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The Hyperbolic Crochet Coral Reef

Virginia Quarterly Review | Wednesday, Jun 01, 2011


One of the acknowledged wonders of the natural world, the Great Barrier Reef stretches along the coast of Queensland, Australia, in a riotous profusion of color and form—but global warming now threatens its future. In homage to these disappearing treasures, Australian sisters Margaret and Christine Wertheim instigated a project to crochet a handmade reef.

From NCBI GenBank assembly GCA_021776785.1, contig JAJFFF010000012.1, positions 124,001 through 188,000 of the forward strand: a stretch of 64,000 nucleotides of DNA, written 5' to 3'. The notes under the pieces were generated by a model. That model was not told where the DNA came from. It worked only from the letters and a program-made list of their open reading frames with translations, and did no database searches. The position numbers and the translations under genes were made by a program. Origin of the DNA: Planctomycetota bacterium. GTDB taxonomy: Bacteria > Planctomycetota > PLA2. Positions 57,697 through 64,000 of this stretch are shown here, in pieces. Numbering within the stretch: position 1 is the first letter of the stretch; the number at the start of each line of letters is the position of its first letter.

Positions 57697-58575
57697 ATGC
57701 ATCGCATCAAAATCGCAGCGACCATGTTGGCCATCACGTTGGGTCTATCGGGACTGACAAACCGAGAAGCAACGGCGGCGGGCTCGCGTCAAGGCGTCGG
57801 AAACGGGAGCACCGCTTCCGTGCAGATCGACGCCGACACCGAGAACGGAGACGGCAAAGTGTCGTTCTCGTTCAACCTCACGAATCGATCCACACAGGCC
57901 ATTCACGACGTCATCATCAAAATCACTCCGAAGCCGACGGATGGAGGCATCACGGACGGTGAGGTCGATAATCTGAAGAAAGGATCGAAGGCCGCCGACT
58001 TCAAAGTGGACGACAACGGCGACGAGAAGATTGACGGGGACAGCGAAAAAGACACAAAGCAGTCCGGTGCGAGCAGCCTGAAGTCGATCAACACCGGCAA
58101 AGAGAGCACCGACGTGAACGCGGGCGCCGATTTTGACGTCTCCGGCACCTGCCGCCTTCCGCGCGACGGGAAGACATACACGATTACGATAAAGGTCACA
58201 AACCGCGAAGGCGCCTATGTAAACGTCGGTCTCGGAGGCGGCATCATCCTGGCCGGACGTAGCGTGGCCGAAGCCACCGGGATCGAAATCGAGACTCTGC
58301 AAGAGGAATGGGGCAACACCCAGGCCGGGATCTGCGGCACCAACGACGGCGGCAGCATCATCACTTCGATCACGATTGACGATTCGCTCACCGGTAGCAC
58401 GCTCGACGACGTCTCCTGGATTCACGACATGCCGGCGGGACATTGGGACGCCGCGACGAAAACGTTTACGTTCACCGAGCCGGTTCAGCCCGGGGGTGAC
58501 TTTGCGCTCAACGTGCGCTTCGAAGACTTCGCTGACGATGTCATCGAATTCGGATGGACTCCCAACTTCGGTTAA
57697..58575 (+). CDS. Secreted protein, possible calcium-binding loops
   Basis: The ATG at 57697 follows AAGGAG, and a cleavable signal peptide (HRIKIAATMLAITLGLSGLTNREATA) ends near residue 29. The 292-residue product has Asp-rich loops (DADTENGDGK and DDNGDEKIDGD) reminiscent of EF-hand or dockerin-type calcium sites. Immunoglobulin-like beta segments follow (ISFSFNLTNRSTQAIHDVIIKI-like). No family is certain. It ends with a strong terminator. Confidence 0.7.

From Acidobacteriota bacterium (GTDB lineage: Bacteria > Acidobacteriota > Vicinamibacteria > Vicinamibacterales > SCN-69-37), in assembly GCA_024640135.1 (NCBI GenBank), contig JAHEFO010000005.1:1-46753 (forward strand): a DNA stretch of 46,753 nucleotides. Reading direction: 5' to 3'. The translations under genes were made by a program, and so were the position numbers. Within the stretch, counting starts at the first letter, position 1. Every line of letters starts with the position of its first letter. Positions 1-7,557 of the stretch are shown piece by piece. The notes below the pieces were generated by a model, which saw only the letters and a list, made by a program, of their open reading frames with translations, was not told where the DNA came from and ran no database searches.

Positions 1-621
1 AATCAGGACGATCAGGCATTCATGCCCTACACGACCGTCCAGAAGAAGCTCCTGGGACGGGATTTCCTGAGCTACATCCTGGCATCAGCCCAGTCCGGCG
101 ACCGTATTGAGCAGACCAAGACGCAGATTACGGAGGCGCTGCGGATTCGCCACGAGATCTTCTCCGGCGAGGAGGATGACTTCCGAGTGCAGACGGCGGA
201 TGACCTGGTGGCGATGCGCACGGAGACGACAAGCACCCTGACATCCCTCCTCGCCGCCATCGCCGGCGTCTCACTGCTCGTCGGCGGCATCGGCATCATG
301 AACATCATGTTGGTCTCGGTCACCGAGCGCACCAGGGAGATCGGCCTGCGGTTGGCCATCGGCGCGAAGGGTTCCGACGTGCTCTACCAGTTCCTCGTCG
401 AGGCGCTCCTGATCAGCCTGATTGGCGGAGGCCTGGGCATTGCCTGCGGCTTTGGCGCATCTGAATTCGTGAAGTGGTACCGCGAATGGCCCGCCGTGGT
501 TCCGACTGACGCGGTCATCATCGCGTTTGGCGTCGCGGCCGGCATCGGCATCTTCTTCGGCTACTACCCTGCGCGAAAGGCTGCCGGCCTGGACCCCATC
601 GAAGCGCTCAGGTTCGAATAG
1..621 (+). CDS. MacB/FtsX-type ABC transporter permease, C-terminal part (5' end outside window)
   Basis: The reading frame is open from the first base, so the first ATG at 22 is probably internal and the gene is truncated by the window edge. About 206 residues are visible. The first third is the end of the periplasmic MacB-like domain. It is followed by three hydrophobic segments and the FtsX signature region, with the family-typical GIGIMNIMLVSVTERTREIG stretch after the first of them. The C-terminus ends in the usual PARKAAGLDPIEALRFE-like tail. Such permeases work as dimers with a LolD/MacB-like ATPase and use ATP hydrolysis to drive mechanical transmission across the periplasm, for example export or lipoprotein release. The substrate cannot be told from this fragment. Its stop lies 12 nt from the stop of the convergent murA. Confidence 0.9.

The more they've been shrinking, the bigger it's been getting, though maybe that's the wrong way to put it. The world's great coral reefs, that is, and in particular Australia's Great Barrier Reef, on the one hand—and, on the other, the Great Hyperbolic Crocheted Reef, brainspawn originally of a pair of Brisbane twins, transplanted to Los Angeles, alarmed at the harrowing fate of that beloved natural wonder and national treasure back home. For the Great Barrier Reef has, in fact, been dying off at a near precipitous rate of late—such that almost a third of its once magisterial 133,000 square miles (stretching out along 1,200 miles of the Queensland coast—the world's largest organism, the first living structure visible to any craft approaching from outer space) has over the past couple decades been spiraling into collapse, a direct result, it now appears, of the rising ocean temperatures and sea acidification which are being occasioned (as predicted) by global climatic change. "The canary in the coalmine of global warming," is how Margaret Wertheim, one of the twins, describes the status of all the world's endangered reefs: a catastrophe that can no longer be dismissed as merely putative or hypothetical or looming, but one that is already well upon us, or so the shrinking reefs keep telling us, plain as day.

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